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A question on fundamental dimensions

  1. Sep 2, 2008 #1
    Well i do understand about the 8 fundamental dimensions in physics, but i cannot understand what makes only the length, mass and time to commute with one another to produce derived units like force or acceleration. Why cannot we have a unit something like K^2 or sqrt(candella)?
     
  2. jcsd
  3. Sep 2, 2008 #2

    atyy

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    You can have any units you want, including sqrt(candela). Whether you use sqrt(candela) or convert to "base SI units" is a matter of convenience. The base SI units themselves are chosen because experimentalists have good ways of measuring them! Theorists often like different units, and there are many different systems of units in use, not even agreeing on the same number of base units (compare SI and cgs units).

    The main restriction on weird units is that you cannot have log(meter) or exp(second). The argument of a log must always be unitless, eg. you must have log(ratio of lengths) or exp(ratio of times). Why?

    Suppose, we have s=vt meters, with v in meters per second and t in seconds.
    If we actually measured t to be w milliseconds, then the equation becomes s=vw/1000 meters.

    No matter how complex your equation, changing units will just be multiplying the whole equation by some number. (This is only almost true, someone please correct it. I'm thinking of Maxwell's equations in SI versus CGS units.)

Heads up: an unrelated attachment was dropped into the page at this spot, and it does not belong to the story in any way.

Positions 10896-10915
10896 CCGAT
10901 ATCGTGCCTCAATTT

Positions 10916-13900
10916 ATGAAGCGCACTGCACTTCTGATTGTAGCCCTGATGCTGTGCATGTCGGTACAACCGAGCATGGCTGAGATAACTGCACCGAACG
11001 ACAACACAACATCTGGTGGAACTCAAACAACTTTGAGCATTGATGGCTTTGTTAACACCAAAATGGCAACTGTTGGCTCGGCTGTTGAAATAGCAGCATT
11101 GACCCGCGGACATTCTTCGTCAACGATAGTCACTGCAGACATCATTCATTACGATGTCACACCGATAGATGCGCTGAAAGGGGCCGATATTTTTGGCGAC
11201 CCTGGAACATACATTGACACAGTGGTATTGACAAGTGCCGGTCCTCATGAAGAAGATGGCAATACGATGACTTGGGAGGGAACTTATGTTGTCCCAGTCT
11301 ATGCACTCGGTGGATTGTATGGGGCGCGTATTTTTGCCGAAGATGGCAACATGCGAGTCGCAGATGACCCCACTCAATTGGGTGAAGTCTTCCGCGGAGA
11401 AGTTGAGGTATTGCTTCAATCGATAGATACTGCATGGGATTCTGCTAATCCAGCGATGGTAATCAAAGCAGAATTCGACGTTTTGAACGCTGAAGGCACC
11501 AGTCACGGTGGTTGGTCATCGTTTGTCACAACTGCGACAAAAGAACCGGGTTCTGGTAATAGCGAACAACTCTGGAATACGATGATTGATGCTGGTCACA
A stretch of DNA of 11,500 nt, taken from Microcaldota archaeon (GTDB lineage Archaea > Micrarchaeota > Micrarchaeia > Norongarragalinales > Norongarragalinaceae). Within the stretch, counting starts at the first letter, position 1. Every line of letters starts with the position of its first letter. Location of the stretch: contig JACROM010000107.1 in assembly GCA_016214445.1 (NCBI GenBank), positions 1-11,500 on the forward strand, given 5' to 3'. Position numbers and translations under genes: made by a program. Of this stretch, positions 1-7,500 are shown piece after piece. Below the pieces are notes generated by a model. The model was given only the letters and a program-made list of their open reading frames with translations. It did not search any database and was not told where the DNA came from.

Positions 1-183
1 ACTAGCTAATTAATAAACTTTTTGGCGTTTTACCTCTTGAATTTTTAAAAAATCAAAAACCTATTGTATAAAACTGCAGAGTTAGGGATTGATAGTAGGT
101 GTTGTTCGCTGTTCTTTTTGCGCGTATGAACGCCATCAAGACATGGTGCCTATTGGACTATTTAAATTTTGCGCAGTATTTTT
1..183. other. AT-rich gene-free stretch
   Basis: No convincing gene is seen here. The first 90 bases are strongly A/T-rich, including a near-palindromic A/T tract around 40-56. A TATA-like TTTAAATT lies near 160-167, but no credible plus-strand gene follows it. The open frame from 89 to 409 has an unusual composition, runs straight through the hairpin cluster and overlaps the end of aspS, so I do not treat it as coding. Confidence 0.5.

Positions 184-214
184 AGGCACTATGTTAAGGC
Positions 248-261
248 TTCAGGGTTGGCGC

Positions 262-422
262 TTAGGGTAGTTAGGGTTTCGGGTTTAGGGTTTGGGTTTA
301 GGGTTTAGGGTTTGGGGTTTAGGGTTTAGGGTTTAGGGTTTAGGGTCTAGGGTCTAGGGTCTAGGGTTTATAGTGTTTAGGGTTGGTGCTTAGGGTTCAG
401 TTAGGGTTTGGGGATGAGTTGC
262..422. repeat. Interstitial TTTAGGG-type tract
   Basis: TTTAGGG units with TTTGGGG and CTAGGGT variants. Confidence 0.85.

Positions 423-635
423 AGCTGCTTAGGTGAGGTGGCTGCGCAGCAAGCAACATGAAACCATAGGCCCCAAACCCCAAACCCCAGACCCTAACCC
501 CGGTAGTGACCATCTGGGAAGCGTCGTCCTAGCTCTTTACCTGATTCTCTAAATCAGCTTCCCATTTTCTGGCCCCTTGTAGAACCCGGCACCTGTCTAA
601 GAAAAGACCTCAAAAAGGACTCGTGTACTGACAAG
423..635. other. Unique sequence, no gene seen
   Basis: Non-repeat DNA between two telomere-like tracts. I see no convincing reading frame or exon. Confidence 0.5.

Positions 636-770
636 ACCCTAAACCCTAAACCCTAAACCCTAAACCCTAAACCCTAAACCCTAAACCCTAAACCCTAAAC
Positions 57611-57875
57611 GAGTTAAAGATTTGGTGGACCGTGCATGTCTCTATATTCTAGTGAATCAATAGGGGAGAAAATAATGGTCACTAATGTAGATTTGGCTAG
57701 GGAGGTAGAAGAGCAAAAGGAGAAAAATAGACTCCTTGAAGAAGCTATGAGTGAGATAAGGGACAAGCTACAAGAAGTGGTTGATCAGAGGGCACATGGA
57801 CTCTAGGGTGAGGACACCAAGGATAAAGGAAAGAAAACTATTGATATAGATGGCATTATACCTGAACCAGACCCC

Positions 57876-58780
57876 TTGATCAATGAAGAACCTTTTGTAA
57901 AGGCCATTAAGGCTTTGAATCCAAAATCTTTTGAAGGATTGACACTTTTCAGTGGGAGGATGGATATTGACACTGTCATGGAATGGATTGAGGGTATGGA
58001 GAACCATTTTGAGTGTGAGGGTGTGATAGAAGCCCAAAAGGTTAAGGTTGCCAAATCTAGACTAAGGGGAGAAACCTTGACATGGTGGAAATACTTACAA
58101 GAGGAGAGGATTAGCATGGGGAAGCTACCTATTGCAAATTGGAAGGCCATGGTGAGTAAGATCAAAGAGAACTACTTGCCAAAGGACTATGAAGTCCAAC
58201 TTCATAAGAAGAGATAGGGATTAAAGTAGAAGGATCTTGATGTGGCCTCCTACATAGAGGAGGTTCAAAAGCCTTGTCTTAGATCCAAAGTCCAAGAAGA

But suppose your equation is x=log(y meters).
    If you measured y to be z centimeters, your equation becomes x=log(z meters/100) = log(z)-log(100).

    So changing units is no longer multiplying your whole equation by some number, and it gets pretty bad if your equation is more complex.

    There is an interesting consequence of this in information theory where

    Entropy=Integral(-p(x)log(p(x)), where p(x) is a probability density.

    A probability distribution has units! This means that the entropy of a probability density is meaningless (or has different meanings depending on your units). The resolution is that when we want to make sense of the entropy, we always use it in another formula called the mutual information, where there is another probability density against which we can take a ratio. Alternatively, if we believe that entropy has fundamental meaning, then nature must be discrete, so that we can use probability distributions instead of probability densities.
     
    Last edited: Sep 2, 2008
  4. Sep 2, 2008 #3

    tiny-tim

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    Hi janakiraman! :smile:

    We certainly have charge² (coulomb²) …

    among the electric units …

    the farad (unit of capacitance) is coulomb²/joule, with dimensions Q²T²/ML²,

    permittivity (farads/metre) has dimensions Q²T²/ML³,

    and permeablility (henrys/metre) has dimensions ML/Q². :wink:
     
  5. Sep 3, 2008 #4
    hey tiny tim thanks for the information :)

    @ atyy

    well thanks for the elaborated reply. I now understand that units are mainly introduced for the experimentalists. A very simple perception which I dint understand. And i think u were telling me that u cannot just multiply a no to an eq that constitutes log and e because they deal with exponentials. Point well taken. But i really dint understand the entropy example. would be easy if its more lucid